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Randomized clinical trial of ischaemic preconditioning in major liver resection with intermittent Pringle manoeuvre


Scatton, O; Zalinski, S; Jegou, D; Compagnon, P; Lesurtel, M; Belghiti, J; Boudjema, K; Lentschener, C; Soubrane, O (2011). Randomized clinical trial of ischaemic preconditioning in major liver resection with intermittent Pringle manoeuvre. British Journal of Surgery, 98(9):1236-1243.

Abstract

BACKGROUND:

Vascular inflow occlusion is effective in avoiding excessive blood loss during hepatic parenchymal transection but may cause ischaemic damage to the remnant liver. Intermittent portal triad clamping (IPTC) is superior to continuous hepatic pedicle clamping as it avoids severe ischaemia-reperfusion (IR) injury in the liver remnant. Ischaemic preconditioning (IPC) before continuous Pringle manoeuvre may protect against IR during major liver resection.
METHODS:

This RCT assessed the impact of IPC in major liver resection with intermittent vascular inflow occlusion. Patients undergoing major liver resection with intermittent vascular inflow occlusion were randomized, during surgery, to receive IPC (10 min inflow occlusion followed by 10 min reperfusion) or no IPC (control group). Data analysis was on an intention-to-treat basis. The primary endpoint was serum alanine aminotransferase (ALT) level on the day after surgery.
RESULTS:

Eighty four patients were enrolled and randomized to IPC (n = 41) and no IPC (n = 43). The groups were comparable in terms of demographic data, preoperative American Society of Anesthesiologists grade and extent of liver resection. Intraoperative morbidity and postoperative outcomes were also similar. ALT levels on the day after operation were not decreased by IPC (mean(s.d.) 537·6(358·5) versus 525·0(400·6) units/ml in IPC and control group respectively; P = 0·881). Liver biochemistry tests in the week after operation showed the same pattern in both groups.
CONCLUSION:

IPC did not reduce liver damage in patients undergoing major liver resection with IPTC. Registration number: NCT00908245 (http://www.clinicaltrials.gov).

Copyright © 2011 British Journal of Surgery Society Ltd. Published by John Wiley & Sons, Ltd.

BACKGROUND:

Vascular inflow occlusion is effective in avoiding excessive blood loss during hepatic parenchymal transection but may cause ischaemic damage to the remnant liver. Intermittent portal triad clamping (IPTC) is superior to continuous hepatic pedicle clamping as it avoids severe ischaemia-reperfusion (IR) injury in the liver remnant. Ischaemic preconditioning (IPC) before continuous Pringle manoeuvre may protect against IR during major liver resection.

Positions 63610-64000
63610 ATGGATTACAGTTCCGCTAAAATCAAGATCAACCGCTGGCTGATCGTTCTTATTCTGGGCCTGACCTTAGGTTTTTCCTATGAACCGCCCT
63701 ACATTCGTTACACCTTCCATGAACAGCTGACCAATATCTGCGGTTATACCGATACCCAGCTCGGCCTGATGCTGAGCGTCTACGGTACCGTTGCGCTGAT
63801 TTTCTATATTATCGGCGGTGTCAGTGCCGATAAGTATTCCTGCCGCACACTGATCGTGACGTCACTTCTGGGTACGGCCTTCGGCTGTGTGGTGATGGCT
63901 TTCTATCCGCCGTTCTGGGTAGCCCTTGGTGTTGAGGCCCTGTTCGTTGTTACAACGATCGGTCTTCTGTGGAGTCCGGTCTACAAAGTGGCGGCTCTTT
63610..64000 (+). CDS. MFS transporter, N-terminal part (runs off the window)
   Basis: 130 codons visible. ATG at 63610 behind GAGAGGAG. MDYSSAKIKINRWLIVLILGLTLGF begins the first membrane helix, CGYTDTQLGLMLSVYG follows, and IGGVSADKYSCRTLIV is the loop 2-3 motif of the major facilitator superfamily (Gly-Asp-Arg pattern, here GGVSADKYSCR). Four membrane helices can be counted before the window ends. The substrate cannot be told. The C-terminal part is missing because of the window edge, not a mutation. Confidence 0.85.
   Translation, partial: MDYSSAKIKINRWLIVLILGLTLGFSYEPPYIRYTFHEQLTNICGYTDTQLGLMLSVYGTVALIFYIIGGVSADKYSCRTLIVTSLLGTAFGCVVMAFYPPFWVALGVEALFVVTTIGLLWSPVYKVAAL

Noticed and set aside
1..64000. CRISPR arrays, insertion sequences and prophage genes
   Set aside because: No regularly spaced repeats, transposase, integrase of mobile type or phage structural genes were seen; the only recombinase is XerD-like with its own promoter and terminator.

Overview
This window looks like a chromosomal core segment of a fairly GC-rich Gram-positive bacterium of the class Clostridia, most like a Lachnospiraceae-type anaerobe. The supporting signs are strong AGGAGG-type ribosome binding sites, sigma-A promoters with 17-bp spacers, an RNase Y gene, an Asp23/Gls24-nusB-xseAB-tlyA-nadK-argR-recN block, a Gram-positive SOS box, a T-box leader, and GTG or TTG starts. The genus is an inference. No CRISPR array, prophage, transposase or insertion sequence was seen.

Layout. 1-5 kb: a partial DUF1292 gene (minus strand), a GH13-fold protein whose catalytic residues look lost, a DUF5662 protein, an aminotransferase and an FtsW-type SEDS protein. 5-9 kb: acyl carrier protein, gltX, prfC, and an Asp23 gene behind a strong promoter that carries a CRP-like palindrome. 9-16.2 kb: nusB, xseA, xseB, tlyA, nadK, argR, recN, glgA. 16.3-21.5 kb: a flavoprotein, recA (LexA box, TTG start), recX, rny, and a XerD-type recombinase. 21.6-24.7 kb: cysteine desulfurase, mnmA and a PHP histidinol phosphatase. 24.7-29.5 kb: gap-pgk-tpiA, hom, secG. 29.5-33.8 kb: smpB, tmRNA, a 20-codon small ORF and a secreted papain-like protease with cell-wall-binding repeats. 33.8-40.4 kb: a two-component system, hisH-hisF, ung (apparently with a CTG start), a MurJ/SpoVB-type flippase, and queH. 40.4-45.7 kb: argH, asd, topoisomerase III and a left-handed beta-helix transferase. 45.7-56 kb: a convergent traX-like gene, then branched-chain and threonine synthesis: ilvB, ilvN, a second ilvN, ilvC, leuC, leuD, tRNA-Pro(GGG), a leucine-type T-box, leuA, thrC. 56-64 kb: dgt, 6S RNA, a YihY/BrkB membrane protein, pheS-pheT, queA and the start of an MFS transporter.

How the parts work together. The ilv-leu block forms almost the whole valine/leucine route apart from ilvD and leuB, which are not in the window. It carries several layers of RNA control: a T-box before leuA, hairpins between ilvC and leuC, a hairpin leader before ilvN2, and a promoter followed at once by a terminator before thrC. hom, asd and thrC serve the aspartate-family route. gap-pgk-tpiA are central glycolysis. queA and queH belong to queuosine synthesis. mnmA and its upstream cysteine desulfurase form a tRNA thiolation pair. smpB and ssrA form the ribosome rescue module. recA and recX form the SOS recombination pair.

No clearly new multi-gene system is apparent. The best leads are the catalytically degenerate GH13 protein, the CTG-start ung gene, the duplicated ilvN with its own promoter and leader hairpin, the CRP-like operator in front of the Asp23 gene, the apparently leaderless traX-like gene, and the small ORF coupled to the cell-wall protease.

METHODS:

This RCT assessed the impact of IPC in major liver resection with intermittent vascular inflow occlusion. Patients undergoing major liver resection with intermittent vascular inflow occlusion were randomized, during surgery, to receive IPC (10 min inflow occlusion followed by 10 min reperfusion) or no IPC (control group). Data analysis was on an intention-to-treat basis. The primary endpoint was serum alanine aminotransferase (ALT) level on the day after surgery.
RESULTS:

Eighty four patients were enrolled and randomized to IPC (n = 41) and no IPC (n = 43). The groups were comparable in terms of demographic data, preoperative American Society of Anesthesiologists grade and extent of liver resection. Intraoperative morbidity and postoperative outcomes were also similar. ALT levels on the day after operation were not decreased by IPC (mean(s.d.) 537·6(358·5) versus 525·0(400·6) units/ml in IPC and control group respectively; P = 0·881). Liver biochemistry tests in the week after operation showed the same pattern in both groups.
CONCLUSION:

IPC did not reduce liver damage in patients undergoing major liver resection with IPTC. Registration number: NCT00908245 (http://www.clinicaltrials.gov).

Copyright © 2011 British Journal of Surgery Society Ltd. Published by John Wiley & Sons, Ltd.

Citations

22 citations in Web of Science®
26 citations in Scopus®
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Additional indexing

Item Type:Journal Article, refereed, original work
Communities & Collections:04 Faculty of Medicine > University Hospital Zurich > Clinic for Visceral and Transplantation Surgery
Dewey Decimal Classification:610 Medicine & health
Language:English
Date:2011
Deposited On:04 Mar 2012 17:50
Last Modified:05 Apr 2016 15:28
Publisher:Wiley-Blackwell
ISSN:0007-1323
Additional Information:Comment in: Br J Surg. 2011 Sep;98(9):1243-1244.
Publisher DOI:https://doi.org/10.1002/bjs.7626
PubMed ID:21809337

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